DAMS driver Roy Nissany is the latest on the Formula 2 grid to talk us through the greatest influences on his career. From family to Formula 1 idols and his early karting days, Nissany recalls several stories about those who have helped him on his way up the motorsport ladder.


“I have a picture of when I was five years old and I’m reaching over the fence at the Hungarian Grand Prix watching Montoya. I remember people telling me ‘oh you look just like him.’ I used to follow him and I loved how he raced. I think the fact he was in Williams is also quite interesting. I think having childhood heroes helps you when you’re growing up. I remember when he went to McLaren and I remember watching him at Monza being very very fast.”

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“It might be a bit of a cliché but my father is a big influence on me. He had a controversial career, started racing at 30 years old and his first time in a go-kart was at 37. He became a Minardi test driver. I followed him to one of the races and it was my first time at Monza. I remember going around the Minardi pit garage and seeing all of the tyres. I was short back then so it looked like a forest of tyres. He wasn’t the fastest so his influence was more on the mental approach, giving me the support that I needed as a kid growing up and it’s still there nowadays."

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"I have to point out my first karting mechanic. He was super patient with me while others, I felt anyway, looked at a kid like any other one. I remember Peter was super patient and teaching me stuff, simple things like taking off your gloves before you sort out your helmet so you can adjust your straps. Or getting into the car and getting the right position so you’re comfortable and can immediately head out on track. He taught me foundational things that stayed with me. You remember it forever.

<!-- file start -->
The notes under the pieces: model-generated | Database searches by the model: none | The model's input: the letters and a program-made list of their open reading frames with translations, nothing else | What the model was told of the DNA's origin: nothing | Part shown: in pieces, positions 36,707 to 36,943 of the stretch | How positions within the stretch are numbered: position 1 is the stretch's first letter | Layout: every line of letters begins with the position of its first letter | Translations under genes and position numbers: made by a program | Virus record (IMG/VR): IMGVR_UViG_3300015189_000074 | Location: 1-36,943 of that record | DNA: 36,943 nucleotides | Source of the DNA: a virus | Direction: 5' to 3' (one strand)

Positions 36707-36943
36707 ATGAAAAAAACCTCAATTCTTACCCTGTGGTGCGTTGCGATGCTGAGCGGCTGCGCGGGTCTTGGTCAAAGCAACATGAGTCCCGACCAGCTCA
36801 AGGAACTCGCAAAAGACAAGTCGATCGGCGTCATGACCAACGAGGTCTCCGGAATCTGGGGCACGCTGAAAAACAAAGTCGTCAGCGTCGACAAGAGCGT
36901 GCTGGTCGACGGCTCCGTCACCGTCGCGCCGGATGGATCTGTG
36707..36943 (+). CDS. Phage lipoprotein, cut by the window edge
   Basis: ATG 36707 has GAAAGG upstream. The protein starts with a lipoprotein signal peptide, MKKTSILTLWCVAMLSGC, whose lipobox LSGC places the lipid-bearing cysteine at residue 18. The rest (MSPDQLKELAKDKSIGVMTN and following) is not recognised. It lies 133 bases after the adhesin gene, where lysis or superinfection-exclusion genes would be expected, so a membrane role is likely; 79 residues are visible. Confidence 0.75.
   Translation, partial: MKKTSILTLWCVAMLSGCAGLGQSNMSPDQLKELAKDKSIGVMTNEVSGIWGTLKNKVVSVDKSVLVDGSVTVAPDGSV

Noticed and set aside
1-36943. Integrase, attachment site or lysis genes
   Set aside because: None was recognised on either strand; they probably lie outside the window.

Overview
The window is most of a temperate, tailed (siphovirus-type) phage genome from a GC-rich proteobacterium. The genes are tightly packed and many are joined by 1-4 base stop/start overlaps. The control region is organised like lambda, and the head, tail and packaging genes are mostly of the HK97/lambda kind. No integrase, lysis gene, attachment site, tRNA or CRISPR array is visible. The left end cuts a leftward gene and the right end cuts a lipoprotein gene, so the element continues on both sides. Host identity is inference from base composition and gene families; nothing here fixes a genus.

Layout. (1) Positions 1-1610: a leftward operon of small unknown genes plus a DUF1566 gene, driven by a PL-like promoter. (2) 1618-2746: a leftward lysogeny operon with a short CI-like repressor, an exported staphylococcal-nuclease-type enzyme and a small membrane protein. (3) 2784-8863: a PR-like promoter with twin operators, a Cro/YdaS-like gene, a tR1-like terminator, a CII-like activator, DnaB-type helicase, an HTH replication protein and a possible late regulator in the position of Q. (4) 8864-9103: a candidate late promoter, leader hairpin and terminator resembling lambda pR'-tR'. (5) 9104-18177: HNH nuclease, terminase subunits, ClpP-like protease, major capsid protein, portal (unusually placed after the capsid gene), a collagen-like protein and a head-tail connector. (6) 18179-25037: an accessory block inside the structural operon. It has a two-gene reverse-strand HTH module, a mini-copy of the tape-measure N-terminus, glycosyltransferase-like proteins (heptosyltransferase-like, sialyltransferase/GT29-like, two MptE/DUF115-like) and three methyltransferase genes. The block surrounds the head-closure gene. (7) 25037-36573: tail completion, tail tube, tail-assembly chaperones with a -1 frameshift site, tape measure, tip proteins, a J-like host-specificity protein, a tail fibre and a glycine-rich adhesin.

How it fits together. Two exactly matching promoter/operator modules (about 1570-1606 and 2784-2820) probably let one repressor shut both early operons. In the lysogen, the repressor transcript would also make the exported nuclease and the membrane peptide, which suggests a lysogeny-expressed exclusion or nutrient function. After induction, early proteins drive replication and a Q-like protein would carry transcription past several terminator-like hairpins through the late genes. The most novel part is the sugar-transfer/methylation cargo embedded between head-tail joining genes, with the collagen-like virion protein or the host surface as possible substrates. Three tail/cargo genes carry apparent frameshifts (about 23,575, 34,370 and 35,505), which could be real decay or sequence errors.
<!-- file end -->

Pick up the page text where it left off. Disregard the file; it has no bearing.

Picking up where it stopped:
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“It was important to build these things up when I was young so I could focus on developing and driving. He was with me for two years at one team. Not everything was as professional in motorsport back then. I met him years later after becoming a professional driver, obviously it was emotional for him and special for me as well. I thanked him for all of those early tips.

“That meeting was about 12 years later, after karting, when I was racing F4 or F3, but now we haven’t seen each other in about 10 years. If you’re reading this Peter, reach out to me and let’s have a coffee.”